Cyndi – Don’t wait. Do it now. Best of luck to you!!
Heard #1 and #9 a lot. Then we got pregnant in the middle of completing our dossier for our adoption. So now of course I have to suffer through a lot of, “See? I just knew you’d get pregnant once you decided to adopt! It ALWAYS happens that way!” Morons. We struggled with secondary infertility, so we also endured a lot of, “So, when are you gonna have another baby?” and “Are you ‘one and done’? You’re smart not to have another…” – people never knowing how badly we wanted another baby and how painful those comments were. Now we get somewhat shocked reactions to the fact that we’re still planning to adopt (don’t they understand that we made an affirmative decision to adopt, and it wasn’t a consolation prize that became unnecessary once we finally did get pg?), or questions about whether we’re doing it b/c we can’t have yet another baby by birth (duh, none of your business, but probably not – I’m even OLDER now, dummy). Honestly, people have no clue. And while of course we are so, so blessed to have our 2 boys and waiting to adopt our little girl, in some ways I *hate* being more ammunition for people’s careless comments about adoption being a cure for infertility. We would have gotten pg whether we’d decided to adopt or not. But there are probably more myths surrounding pregnancy, childbirth and infertility than any other area of medicine. It has always been that way…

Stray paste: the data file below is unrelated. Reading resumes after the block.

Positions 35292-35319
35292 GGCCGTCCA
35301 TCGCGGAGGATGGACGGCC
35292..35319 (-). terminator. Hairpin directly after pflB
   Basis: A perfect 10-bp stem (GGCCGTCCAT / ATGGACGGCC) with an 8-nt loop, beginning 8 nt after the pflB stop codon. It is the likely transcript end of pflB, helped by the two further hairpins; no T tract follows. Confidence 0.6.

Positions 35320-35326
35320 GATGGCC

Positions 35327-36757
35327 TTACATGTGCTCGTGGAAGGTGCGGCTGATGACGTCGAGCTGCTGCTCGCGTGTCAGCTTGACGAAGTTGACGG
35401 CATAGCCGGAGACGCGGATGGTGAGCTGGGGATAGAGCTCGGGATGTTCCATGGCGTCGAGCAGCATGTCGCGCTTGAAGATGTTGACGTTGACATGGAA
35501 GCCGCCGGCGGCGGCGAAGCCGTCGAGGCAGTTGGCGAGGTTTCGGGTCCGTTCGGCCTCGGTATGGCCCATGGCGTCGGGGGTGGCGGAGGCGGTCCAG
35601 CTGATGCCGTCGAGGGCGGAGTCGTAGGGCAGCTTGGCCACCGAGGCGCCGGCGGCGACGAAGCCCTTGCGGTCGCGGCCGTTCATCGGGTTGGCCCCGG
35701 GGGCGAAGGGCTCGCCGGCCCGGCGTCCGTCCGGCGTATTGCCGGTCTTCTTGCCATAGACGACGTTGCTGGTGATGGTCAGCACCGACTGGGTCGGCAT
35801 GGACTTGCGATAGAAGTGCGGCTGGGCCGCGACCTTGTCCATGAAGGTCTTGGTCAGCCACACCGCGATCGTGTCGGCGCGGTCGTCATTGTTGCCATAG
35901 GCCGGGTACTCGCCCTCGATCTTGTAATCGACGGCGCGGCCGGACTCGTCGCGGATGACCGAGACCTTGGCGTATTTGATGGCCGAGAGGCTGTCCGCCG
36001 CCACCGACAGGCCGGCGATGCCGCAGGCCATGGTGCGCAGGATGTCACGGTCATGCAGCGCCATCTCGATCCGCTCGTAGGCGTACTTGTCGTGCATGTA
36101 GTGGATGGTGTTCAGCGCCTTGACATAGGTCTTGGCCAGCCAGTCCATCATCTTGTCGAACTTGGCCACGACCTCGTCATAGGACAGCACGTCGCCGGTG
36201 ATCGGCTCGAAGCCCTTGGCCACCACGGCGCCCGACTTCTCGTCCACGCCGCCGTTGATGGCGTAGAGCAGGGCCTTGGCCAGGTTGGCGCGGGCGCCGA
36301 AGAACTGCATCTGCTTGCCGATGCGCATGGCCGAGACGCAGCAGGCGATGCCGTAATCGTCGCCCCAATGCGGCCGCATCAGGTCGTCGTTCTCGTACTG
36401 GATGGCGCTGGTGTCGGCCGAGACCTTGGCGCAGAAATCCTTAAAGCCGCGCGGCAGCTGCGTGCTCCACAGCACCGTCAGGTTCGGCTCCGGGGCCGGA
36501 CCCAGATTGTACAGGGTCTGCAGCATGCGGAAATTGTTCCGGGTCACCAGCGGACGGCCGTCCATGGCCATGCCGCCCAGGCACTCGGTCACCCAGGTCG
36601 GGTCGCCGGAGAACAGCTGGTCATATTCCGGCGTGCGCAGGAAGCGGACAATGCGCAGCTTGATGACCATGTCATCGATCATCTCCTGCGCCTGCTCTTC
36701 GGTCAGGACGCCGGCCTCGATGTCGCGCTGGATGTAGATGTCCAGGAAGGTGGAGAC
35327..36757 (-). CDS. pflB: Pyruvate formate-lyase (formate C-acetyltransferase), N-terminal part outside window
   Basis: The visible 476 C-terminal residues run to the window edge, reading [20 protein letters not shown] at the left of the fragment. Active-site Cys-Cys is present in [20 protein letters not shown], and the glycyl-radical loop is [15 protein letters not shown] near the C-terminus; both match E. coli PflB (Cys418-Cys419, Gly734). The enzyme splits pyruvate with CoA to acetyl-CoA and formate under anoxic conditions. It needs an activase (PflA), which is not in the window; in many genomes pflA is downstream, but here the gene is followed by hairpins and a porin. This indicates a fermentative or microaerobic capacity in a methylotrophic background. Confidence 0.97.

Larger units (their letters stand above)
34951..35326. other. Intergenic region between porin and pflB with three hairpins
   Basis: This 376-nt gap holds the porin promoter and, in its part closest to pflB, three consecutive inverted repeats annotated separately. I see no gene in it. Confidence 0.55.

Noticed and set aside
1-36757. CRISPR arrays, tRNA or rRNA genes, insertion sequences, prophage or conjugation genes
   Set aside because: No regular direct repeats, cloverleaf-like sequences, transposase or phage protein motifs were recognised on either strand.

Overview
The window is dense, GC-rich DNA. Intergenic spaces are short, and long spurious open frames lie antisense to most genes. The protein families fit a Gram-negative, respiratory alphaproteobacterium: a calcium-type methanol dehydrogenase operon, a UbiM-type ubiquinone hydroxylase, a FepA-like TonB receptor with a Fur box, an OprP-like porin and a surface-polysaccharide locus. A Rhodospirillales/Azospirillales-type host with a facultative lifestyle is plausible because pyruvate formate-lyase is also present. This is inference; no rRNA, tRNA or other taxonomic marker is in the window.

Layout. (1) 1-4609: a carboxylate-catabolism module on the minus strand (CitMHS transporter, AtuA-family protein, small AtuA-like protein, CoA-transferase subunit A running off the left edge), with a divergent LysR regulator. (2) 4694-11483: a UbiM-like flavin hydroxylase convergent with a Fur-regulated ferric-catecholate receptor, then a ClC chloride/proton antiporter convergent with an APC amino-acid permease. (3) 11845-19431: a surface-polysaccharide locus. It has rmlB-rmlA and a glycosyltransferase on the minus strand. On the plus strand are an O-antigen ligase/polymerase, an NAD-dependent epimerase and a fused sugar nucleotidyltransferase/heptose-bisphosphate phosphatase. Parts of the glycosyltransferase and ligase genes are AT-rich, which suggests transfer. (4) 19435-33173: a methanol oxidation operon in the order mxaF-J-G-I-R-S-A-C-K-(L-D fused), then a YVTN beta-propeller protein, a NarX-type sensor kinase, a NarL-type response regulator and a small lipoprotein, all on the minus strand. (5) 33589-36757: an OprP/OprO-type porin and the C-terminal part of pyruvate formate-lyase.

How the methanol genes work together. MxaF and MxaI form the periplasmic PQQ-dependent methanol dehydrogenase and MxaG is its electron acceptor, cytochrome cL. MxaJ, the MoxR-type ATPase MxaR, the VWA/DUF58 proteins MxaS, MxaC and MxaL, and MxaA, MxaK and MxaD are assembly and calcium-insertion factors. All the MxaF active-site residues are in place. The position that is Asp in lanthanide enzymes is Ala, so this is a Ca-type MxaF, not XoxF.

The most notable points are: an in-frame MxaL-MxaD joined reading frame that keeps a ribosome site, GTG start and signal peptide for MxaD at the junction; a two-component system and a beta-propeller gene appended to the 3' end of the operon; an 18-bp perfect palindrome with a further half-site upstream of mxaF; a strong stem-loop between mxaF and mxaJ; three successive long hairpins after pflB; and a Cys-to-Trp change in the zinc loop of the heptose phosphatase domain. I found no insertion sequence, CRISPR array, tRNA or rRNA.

I was at a meeting about toxics in the water and how some toxics may be a cause of the increased infertility problems in developed countries. One gentleman stated infertility world-wide is not a problem with overpopulation so women should not be concerned with infertility issues. he was just about mauled by the room full of women! Overpopulation is not a concern of the infertile woman.